This work is licensed under a Creative Commons Attribution 3.0 United States License.

Articles
via The Howard Stern Show / YouTube

Former Secretary of State, first lady, and winner of the popular vote in the 2016 presidential election, Hillary Clinton, sat own for an epic, two-and-a--half hour interview with Howard Stern on his SiriusXM show Wednesday.

She was there to promote "The Book of Gutsy Women," a book about heroic women co-written with her daughter, Chelsea Clinton.

In the far-reaching conversation, Clinton and the self-proclaimed "King of All Media" and, without a doubt, the best interviewer in America discussed everything from Donald Trump's inauguration to her sexuality.

Keep Reading Show less
Politics
Pixabay

Offering parental leave for new fathers could help close the gender gap, removing the unfair "motherhood penalty" women receive for taking time off after giving birth. However, a new study finds that parental leave also has a pay gap. Men are less likely to take time off, however, when they do, they're more likely to get paid for it.

A survey of 2,966 men and women conducted by New America found that men are more likely to receive paid parental leave. Over half (52%) of fathers had fully paid parental leave, and 14% of fathers had partially paid parental leave. In comparison, 33% of mothers had fully paid parental leave and 19% had partially paid parental leave.

Keep Reading Show less

Bans on plastic bags and straws can only go so far. Using disposable products, like grabbing a plastic fork when you're on the go, can be incredibly convenient. But these items also contribute to our growing plastic problem.

Fortunately, you can cut down on the amount of waste you produce by cutting down on disposable products. And even more fortunately, there are sustainable (and cute) replacements that won't damage the environment.

Coconut bowls


Cocostation

Who says sustainable can't also be stylish? These cute coconut bowls were handmade using reclaimed coconuts, making each piece one of a kind. Not only are they organic and biodegradable, but they're also durable, in case your dinner parties tend to get out of hand. The matching ebony wood spoons were polished with the same coconut oil as the bowls.

Cocostation Set of 2 Vietnamese Coconut Bowls and Spoons, $14.99; at Amazon

Solar powered phone charger

Dizaul

Why spend time looking around for an outlet when you can just harness the power of the sun? This solar powered phone charger will make sure your phone never dies as long as you can bask in the sun's rays. As an added bonus, this charger was made using eco-friendly silicone rubber. It's win-win all around.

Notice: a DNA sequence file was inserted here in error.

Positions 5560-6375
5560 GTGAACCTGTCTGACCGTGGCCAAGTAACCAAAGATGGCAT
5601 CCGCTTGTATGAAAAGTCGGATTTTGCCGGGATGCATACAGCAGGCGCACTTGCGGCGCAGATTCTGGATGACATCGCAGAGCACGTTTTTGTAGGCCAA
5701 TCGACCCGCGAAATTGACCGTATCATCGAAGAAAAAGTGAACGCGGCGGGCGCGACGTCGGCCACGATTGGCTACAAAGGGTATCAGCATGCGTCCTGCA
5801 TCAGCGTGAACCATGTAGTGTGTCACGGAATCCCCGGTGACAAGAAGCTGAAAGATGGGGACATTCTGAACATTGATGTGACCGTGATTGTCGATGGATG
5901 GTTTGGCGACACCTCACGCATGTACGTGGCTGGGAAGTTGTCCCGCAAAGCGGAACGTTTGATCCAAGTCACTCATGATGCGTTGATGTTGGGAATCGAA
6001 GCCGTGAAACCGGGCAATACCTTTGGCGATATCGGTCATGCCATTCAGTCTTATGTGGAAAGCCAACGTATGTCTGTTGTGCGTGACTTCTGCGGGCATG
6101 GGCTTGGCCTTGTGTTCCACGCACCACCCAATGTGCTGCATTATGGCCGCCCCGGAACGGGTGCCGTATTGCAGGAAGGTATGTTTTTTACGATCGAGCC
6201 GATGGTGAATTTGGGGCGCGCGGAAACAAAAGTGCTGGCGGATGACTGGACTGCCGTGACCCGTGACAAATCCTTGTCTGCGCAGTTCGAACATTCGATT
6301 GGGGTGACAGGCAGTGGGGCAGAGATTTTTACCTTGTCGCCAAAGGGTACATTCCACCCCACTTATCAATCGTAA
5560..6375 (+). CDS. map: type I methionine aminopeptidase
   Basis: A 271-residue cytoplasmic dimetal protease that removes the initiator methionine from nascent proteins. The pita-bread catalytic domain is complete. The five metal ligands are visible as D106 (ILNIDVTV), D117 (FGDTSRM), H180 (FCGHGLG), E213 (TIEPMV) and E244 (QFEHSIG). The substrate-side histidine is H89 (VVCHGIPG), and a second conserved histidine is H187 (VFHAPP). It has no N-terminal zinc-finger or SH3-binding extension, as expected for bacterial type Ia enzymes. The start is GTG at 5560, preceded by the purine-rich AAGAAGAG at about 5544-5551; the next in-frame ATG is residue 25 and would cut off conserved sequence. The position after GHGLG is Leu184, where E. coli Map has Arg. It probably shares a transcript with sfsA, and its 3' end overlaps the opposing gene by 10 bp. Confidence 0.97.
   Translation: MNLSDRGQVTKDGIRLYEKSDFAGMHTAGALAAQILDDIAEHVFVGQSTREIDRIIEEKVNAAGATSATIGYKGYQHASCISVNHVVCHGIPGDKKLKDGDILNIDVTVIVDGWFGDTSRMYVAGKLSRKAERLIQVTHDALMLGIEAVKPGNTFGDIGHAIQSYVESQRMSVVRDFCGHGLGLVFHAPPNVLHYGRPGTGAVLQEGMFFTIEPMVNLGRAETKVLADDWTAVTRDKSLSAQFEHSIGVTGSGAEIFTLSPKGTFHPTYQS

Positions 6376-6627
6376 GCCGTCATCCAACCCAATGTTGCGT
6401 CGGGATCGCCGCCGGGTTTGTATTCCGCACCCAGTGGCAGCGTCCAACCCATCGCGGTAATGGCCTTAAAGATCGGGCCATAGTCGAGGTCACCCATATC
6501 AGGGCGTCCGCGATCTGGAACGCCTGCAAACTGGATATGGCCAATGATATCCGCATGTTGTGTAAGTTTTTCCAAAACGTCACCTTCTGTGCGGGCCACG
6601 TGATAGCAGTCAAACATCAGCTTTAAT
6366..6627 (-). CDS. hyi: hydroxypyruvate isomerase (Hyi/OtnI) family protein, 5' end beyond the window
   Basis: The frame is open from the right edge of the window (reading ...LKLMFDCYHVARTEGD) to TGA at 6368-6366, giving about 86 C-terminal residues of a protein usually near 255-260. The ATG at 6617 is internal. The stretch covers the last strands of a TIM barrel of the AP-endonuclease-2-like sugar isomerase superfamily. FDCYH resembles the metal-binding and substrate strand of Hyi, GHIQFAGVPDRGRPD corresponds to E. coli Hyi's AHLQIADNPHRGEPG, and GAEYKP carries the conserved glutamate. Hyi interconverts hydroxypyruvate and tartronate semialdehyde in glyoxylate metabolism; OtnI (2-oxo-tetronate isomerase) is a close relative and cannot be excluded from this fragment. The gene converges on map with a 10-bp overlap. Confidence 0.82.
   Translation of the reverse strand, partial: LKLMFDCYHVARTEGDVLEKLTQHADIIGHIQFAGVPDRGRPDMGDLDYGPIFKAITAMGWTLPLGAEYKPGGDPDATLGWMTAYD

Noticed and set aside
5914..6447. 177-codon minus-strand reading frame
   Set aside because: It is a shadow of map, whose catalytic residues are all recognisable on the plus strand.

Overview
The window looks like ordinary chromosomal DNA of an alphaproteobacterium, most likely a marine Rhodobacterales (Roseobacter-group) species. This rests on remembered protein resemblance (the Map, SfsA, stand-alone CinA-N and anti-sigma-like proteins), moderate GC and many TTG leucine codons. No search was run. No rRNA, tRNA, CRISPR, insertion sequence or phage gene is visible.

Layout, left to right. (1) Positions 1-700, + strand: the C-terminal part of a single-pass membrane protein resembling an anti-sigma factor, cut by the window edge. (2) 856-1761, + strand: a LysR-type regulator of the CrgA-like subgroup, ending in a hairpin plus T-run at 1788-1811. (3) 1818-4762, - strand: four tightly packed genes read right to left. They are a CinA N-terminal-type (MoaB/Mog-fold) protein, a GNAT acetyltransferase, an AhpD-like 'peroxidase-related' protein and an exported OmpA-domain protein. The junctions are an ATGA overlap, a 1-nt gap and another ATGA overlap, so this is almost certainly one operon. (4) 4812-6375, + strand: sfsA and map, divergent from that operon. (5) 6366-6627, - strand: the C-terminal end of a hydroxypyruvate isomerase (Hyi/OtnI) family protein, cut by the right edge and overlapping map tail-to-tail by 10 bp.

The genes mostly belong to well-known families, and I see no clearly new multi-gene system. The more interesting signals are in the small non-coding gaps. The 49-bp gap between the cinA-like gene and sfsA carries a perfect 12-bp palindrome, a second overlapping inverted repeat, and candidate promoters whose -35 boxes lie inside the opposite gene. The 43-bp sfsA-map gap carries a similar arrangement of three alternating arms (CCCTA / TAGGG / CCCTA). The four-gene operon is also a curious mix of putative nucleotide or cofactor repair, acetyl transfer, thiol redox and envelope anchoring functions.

Dizaul Solar Charger, 5000mAh Portable Solar Power Bank, $19.95; at Amazon, $19.95; at Amazon

Herb garden kit

Planter Pro

Put some green in your life with this herb planter. The kit comes with everything you need to get a garden growing, including a moisture meter that helps you determine if your herbs are getting the right amount of food to flourish. All the seeds included are certified to be non-GMO and non-hybrids, meaning you can have fresh, organic herbs right at your fingertips.

Planter Pro's Herb Garden Cedar Planter, $39.00; at Amazonedar Planter, $39.00; at Amazon

Reusable Keurig cups

K & J

Keurig cups are convenient, but they also create a ton of plastic waste. These Keurig-compatible plastic cups are an easy way to cut down on the amount of trash you create without cutting down on your caffeine. Additionally, you won't have to keep on buying K Cups, which means you'll be saving money and the environment.

K&J Reusable Filter Cups, $8.95 for a set of 4,; at Amazon

Low-flow shower head

Speakman

Low-flow water fixtures can cut down your water consumption, which saves you money while also saving one of the Earth's resources. This shower head was designed with a lighter flow in mind, which means you'll be able to cut down on water usage without feeling like you're cutting down on your shower.

Speakman Low Flow Shower Head, $14.58; at Amazon

Bamboo safety razor

Zomchi

Instead of throwing away a disposable razor every time you shave, invest in an eco-friendly, reusable one. This unisex shaver isn't just sustainable, it's also sharp-looking, which means it would make a great gift for the holidays.

Zomchi Safety Razor, $16.99; at Amazon

The Planet